How many times do we look out at the world and groan in despair? How many times do we say, “Look at the horrible things in the world; what is this world coming to?” Yet, how many times do we really step up to do something about it? Most people, myself included, will complain and then turn away to the pressing affairs of their daily lives. Our daily duties take precedence over those events of the world at large, because they are closer to us. Parents must work to support their children and students must study to finish their education. However, just because we have to take care of our normal daily duties at hand, does not mean we must forgo the concerns of the world. A simple, yet crucial way to do this is by staying informed with the various events going on in the world.
One of the most important ways to help out globally from home, is by simply knowing what is going on. This sounds like a very staunch claim, but hear me out. If we look out at the troubles in the world today, how many conflicts could we have avoided if more people knew what was going on? A philosopher, George Santayana once said, “Those who forget the past are condemned to repeat it.” Ignoring or simply being uninformed about global affairs can be our biggest error. In fact, being informed can be seen as one of our responsibilities, even if you cannot actively do anything about what is happening a world away. Further, “being informed” does not just mean knowing about the gist of an issue, but really trying to get to know the circumstances and philosophy behind it. For instance, many people are concerned about the threats of ISIS, yet don’t really know anything about them. In cases such as this, ignorance could be our downfall.
This seems like a great sentiment, yet the reality is that it is actually very hard for us to do this. How many of us look at an important headline, think about how people should really do something about it, and then turn away to complete our other tasks for the day and forget about it? This happens all the time. In today’s society, it is so easy to push things aside because we are so busy. We have so many things we need to take care of; whether it be homework, work, cleaning the house, our taxes, helping our families, all of us are thinking about a million different things that affect us directly. I look out on the world full of important and pressing issues that demand my support and attention, and then I look at the responsibilities I have as a student, as a daughter, as an employee, etc. There are so many important things to do, yet how can you get to all of them? There are two extremes that result from this question: not doing enough, and overcommitting. In a culture so centered on busy schedules, more often than not, the diligent member of society struggles with overcommitting. We fill our schedules with things we need to do, and then realize there is not much time for anything else. Unfortunately, this can affect us in how we keep informed about the rest of the world, because it is not on our “to do” list. When we’ve filled up our time with other things, we forget to leave room for important issues and controversies. For instance, being informed about the different presidential candidates, or reading about what ISIS is doing and saying, or keeping tabs on the debates about funding Planned Parenthood, or gay marriage. These are issues that affect us as American citizens, but more often than not, we are just too busy to take the time to know about them.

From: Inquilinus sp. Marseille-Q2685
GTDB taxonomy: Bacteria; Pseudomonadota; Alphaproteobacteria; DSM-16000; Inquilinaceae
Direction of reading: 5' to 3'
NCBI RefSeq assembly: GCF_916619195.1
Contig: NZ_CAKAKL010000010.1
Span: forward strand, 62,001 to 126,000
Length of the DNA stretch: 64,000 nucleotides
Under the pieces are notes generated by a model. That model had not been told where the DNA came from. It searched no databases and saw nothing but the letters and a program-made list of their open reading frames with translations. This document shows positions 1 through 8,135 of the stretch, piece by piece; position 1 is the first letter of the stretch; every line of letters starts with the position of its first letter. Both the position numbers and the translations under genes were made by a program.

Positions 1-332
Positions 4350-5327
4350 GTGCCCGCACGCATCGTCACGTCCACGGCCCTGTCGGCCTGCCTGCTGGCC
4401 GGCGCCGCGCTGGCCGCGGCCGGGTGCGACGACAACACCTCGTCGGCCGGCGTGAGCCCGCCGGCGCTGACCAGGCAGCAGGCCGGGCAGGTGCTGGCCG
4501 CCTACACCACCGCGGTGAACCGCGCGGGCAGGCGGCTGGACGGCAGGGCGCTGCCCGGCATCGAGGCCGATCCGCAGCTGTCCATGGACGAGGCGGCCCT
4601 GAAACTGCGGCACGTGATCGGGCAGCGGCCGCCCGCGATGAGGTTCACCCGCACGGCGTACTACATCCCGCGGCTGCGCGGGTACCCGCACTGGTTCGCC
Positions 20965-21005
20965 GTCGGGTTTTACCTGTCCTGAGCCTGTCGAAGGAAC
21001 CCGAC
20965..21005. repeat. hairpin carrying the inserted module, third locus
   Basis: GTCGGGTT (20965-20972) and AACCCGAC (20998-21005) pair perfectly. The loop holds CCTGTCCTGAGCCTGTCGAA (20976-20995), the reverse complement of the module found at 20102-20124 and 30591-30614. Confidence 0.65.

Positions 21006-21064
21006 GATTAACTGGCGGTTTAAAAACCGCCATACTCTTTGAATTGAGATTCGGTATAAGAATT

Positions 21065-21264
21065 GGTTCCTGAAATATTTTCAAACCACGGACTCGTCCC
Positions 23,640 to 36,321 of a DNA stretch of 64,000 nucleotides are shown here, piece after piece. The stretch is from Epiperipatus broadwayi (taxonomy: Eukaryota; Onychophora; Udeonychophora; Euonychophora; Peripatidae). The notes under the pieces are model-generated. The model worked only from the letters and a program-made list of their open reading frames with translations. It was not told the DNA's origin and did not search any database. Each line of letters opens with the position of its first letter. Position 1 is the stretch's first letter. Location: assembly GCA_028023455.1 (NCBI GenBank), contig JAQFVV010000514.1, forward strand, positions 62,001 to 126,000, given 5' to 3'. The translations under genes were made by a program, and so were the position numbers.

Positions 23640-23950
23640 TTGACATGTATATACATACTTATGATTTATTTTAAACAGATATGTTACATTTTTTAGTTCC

The solution is a simple, yet difficult, one: become informed, and enter into the “dialogue of truth” with others. This does not mean giving up careers, families and schools; rather, it means opening one’s mind to receive information, discern the truth, and tell it to others. As Hildebrand said, the duty of Catholics is to “fight for Christ in the political sphere with full personal commitment, representing importune opportune (in season and out of season) the claims of the kingdom of God and thus, implicitly, those of morality and the natural law.” (1) While this is a simple concept, it can be hard for us to find the time simply to sit and read an article or listen to a debate when we have so many other things that demand our immediate attention. The alternative, ignorance, far from being blissful, can be a great disadvantage. Next time we scroll through our Facebook feed, or turn on the TV, or glance through a newspaper, we ought to take the time to follow up on the issues that are important for the wider world, not just the ones that affect us directly. In the grand scheme of things, this is a small way we can become actively involved, instead of passively sitting by and groaning at the evils in the world, or by pretending they don’t exist. Don’t let your busyness be an excuse for ignorance.
- Hildebrand, My Battle Against Hitler, 281